Dispersal and Concentration: Patterns of Latino Residential Settlement
Rather than clustering in ethnic enclaves, Census data show that most Latinos live scattered through neighborhoods where they are a small share of the population. Some 20 million Hispanics—57 percent of the total—lived in neighborhoods in which Hispanics made up less than half of the population at the time of the 2000 census. These Latinos lived in census tracts where only seven percent of residents were Hispanics on average. This pattern of dispersal even holds for Latino immigrants and for low-income Hispanics although to a somewhat lesser degree.1
Of course, this leaves a sizeable share of the Hispanic population—43 percent—in neighborhoods where Latinos are a majority. These communities are large, and the Hispanic population that lives in such neighborhoods is growing faster than the Hispanic population that lives dispersed among non-Hispanics. A comparison of data from the 1990 and 2000 census counts shows that as the size of the Hispanic population increased in big cities with already large Hispanic populations, such as New York and Los Angeles, these majority-Latino neighborhoods spread across the urban landscape. Although such neighborhoods where Latinos dominate can be highly visible and sometimes controversial, they are not the norm for the Latino population.
Thus, the recent growth of the Hispanic population has produced two countervailing trends in residential settlement: dispersal and concentration. The increase of the Hispanic population between 1990 and 2000 was almost equally shared between neighborhoods where Latinos are a majority of residents (6.5 million) and neighborhoods where they are a minority (6.9 million). As of 2000, however, more Hispanics were dispersed than were concentrated. Moreover, a variety of different types of Latinos— immigrant and native born, poor and middle class—live in predominately Hispanic neighborhoods.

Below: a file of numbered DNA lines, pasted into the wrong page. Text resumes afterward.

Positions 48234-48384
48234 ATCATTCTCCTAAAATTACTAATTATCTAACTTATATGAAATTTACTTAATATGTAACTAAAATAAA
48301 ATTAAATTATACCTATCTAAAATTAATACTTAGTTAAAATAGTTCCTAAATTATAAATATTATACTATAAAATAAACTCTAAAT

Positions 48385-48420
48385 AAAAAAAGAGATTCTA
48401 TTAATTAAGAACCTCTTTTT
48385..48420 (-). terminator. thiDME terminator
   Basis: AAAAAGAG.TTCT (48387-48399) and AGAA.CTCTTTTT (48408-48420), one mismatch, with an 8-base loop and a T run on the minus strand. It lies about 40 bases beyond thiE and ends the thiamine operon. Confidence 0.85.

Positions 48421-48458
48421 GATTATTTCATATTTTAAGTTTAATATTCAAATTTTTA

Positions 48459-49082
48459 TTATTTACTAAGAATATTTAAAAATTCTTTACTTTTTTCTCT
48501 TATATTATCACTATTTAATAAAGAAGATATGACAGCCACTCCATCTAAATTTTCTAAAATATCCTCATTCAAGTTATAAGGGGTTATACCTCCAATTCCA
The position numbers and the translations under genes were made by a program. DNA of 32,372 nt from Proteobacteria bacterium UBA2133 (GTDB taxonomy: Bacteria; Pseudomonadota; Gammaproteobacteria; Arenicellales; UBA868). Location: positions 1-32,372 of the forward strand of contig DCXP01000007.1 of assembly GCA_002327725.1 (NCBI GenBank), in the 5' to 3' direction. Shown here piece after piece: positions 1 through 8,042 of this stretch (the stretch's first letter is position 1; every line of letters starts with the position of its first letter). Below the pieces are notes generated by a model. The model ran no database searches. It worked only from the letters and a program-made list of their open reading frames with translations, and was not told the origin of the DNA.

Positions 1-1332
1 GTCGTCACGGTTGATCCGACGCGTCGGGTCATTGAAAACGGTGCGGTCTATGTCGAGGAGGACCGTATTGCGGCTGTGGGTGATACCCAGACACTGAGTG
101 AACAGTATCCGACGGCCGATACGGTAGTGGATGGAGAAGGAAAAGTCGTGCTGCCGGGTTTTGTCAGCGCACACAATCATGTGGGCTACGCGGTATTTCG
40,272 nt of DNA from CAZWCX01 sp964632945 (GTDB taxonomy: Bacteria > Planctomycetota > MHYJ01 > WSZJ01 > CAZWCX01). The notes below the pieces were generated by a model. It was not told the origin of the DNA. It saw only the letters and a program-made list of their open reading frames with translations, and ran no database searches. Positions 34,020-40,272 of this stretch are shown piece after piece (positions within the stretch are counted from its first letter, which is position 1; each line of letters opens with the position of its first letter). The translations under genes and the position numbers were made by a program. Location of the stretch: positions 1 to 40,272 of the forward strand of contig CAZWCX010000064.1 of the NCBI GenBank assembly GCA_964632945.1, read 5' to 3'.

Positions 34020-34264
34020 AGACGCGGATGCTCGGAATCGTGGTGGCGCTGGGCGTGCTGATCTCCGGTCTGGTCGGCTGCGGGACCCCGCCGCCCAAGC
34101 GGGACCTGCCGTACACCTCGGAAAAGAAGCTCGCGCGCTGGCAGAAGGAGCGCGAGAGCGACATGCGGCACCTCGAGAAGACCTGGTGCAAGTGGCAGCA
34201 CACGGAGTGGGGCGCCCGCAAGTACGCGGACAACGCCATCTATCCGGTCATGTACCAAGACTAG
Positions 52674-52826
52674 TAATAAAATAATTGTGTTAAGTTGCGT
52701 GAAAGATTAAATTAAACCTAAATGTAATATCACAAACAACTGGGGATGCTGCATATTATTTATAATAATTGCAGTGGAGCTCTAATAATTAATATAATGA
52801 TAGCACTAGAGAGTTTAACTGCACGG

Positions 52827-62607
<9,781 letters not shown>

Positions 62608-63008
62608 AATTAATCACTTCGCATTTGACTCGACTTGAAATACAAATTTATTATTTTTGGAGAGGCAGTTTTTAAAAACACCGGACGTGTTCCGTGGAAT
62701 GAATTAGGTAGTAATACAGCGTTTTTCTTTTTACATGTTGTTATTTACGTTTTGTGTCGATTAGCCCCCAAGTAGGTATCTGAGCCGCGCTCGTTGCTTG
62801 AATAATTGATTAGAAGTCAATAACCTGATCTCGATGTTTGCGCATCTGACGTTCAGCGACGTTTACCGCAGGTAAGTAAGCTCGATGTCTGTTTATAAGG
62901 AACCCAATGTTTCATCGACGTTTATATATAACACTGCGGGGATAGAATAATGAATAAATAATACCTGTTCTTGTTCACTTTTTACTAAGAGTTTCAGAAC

The Hispanic population is classified as a minority group, and it is growing rapidly through immigration. On both scores questions arise about patterns of residential settlement: Are Latinos segregated into neighborhoods where they constitute the dominant population? What are the characteristics of Latinos who live in neighborhoods populated mostly by non-Hispanics? In order to help resolve these and other related questions, the Pew Hispanic Center conducted an analysis of data from the 2000 census. Each of the nation’s more than 65,000 census tracts was sorted according to whether or not Latinos constituted a half or more of the population in the tract. Then, the characteristics of the Hispanic population in what we have termed “majority-Latino” tracts were contrasted to those in “minority-Latino” tracts. Further analysis examined the residential distribution of the Hispanic population in these kinds of tracts in the 1990 census to determine how patterns changed over the course of a decade. In addition, this analysis was applied to states where large numbers of Latinos have lived for many years and to states that have recently experienced rapid growth of the Hispanic population to determine whether these residential patterns differed in traditional and new settlement areas.